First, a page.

Law Enforcement

Many people rely on the police and other law enforcement to protect them from wrong doings. I haven’t had to deal with law enforcement very much at all, but from my experiences, it seems to me like police, law enforcement and dispatchers could do a better job “protecting and serving.”

A few years ago I was driving home from work after dark from Eureka to Arcata. I took 255, and when I was coming down off the first bridge and going onto the second, I saw something in the distance. As I got closer I saw that it was covering my entire side of the road, so I had to quickly move over a double line to avoid it. After I had passed it, I saw that it was a massively ridiculous amount of Bud Lite cans. There were so many Bud Lite cans in the roads that it was a hazard, and if I had not been paying attention, who knows what would have happened if I drove through them, (I have a pretty small, low-to-the-ground car.) So, realizing that this was a danger, I dialed 0 to get the Eureka police department. The operator was incredibly unfriendly, and kept asking if it was an emergency, and when I said no, she would say, “Okay well if it is, you need to hang up and dial 911.” Once it was established that I didn’t need emergency assistance, she connected me with the police department. A person in the police department went on with the same question as the operator, I again had to reiterate I didn’t need an ambulance or anything, and then he had to transfer me to someone else cause apparently he couldn’t help me for some reason. So then a woman answers the phone and again with the same emergency question as the two previous people I spoke to. So once I told her the problem, she went on to ask me where the cans were (even though I told her in my story that the cans were on the Samoa bridges.) She then said “well, there are three bridges, which one are they on?” with a very snooty, bad attitude. I was happy to tell her they actually weren’t on any of the bridges, but in between the first two headed west. I also told her that if someone went out there, the cans were vastly numerous that you’d have to be blind to miss them. She then continued with more of her snooty attitude, making me feel very stupid for even calling, making me never want to report something like that again. I feel now that I know why a lot of people have the by-stander effect. “Someone else will report it…”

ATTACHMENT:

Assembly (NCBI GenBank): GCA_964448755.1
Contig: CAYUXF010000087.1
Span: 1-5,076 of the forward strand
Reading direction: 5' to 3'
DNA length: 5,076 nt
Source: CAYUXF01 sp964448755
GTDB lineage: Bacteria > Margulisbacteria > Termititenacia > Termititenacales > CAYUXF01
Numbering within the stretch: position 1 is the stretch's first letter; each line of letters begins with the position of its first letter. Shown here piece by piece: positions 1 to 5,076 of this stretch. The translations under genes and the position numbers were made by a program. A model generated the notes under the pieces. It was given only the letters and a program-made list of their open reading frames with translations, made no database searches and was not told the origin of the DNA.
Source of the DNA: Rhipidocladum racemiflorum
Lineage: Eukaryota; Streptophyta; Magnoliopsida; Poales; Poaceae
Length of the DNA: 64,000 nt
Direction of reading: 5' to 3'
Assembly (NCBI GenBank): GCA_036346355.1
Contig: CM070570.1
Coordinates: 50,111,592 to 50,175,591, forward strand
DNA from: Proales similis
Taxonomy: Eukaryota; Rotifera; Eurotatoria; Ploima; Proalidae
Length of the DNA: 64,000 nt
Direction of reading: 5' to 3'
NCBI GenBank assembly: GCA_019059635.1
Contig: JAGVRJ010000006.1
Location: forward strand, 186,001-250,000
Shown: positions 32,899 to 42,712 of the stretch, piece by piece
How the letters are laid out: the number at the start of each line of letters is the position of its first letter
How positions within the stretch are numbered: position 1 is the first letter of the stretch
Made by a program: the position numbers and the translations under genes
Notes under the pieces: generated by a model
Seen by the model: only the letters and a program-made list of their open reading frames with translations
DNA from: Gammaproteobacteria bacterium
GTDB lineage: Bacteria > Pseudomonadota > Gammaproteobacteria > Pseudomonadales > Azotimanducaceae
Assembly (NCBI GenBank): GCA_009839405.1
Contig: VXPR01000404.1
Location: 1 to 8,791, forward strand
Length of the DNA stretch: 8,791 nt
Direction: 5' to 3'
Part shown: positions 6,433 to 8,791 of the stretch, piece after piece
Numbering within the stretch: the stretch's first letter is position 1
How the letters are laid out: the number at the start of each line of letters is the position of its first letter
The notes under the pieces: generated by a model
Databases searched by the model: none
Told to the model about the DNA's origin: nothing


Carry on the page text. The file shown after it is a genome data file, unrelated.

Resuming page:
One of my co-workers recently moved into an apartment, and a couple weeks later he got his car broken into and his battery and stereo were stolen. He planned on just taking the bus and getting rides from his parents until he could save up enough money to buy a newer car, since the one he has is kind of a jalopy. His dad decided he didn’t want to drive him around, so he bought him a new battery. About a week later (this past Sunday,) his battery was stolen again. Everyone at work was urging him to file a police report, but he reluctantly said, “They won’t do anything about it.” Knowing that’s probably true, it makes me feel really unsafe, especially with that kid running around making all kinds of armed robberies.

These are just a couple of instances out of many…I mean I know without the police the world would probably be a worse place, I just think more could be done.

Heather Matteri

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